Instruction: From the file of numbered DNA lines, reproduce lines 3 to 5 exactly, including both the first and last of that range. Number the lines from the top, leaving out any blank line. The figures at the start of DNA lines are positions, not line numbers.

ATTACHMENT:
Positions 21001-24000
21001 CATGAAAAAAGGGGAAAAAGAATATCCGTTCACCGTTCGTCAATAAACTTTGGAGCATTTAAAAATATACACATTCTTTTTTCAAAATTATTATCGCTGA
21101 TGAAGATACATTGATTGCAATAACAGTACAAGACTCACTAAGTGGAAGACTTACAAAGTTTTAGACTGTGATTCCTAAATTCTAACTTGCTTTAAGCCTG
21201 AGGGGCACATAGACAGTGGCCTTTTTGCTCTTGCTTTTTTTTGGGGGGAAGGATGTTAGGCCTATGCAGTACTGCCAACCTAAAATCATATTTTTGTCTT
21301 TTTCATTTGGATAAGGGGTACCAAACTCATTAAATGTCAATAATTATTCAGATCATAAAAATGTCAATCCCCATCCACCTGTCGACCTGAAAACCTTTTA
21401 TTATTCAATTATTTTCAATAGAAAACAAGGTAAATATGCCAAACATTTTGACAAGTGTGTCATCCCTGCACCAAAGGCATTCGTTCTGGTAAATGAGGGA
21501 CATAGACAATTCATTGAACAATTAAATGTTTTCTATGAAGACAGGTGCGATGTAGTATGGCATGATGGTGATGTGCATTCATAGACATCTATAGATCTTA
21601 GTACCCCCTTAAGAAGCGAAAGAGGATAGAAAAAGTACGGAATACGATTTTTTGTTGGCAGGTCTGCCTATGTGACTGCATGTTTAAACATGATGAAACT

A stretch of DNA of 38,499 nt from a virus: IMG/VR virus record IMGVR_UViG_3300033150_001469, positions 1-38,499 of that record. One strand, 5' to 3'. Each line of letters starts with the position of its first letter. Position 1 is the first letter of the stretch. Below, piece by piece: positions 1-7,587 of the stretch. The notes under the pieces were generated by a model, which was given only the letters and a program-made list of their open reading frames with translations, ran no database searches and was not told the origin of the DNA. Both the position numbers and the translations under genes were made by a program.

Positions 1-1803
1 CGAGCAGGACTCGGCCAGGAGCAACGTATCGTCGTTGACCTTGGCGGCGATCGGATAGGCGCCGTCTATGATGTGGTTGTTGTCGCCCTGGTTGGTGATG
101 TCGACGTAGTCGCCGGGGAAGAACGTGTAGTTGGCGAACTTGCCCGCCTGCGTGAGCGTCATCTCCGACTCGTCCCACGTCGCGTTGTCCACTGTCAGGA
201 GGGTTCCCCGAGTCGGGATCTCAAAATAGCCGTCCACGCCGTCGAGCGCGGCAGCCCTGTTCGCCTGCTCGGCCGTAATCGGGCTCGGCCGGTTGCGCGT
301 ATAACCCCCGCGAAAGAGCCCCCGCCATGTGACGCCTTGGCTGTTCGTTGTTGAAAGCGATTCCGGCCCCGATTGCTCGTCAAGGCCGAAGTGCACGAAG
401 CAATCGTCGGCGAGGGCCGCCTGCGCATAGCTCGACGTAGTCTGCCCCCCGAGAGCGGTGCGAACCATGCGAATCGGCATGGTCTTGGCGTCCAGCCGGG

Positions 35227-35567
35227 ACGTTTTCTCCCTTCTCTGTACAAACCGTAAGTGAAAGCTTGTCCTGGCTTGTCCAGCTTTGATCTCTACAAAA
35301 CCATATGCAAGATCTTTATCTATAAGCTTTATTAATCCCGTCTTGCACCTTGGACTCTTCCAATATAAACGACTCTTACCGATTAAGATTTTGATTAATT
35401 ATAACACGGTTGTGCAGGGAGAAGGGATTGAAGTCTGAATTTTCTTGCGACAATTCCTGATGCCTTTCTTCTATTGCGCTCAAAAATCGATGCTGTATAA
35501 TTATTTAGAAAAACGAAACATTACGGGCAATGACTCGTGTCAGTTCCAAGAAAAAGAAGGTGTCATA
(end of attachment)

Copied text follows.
21101 TGAAGATACATTGATTGCAATAACAGTACAAGACTCACTAAGTGGAAGACTTACAAAGTTTTAGACTGTGATTCCTAAATTCTAACTTGCTTTAAGCCTG
21201 AGGGGCACATAGACAGTGGCCTTTTTGCTCTTGCTTTTTTTTGGGGGGAAGGATGTTAGGCCTATGCAGTACTGCCAACCTAAAATCATATTTTTGTCTT
21301 TTTCATTTGGATAAGGGGTACCAAACTCATTAAATGTCAATAATTATTCAGATCATAAAAATGTCAATCCCCATCCACCTGTCGACCTGAAAACCTTTTA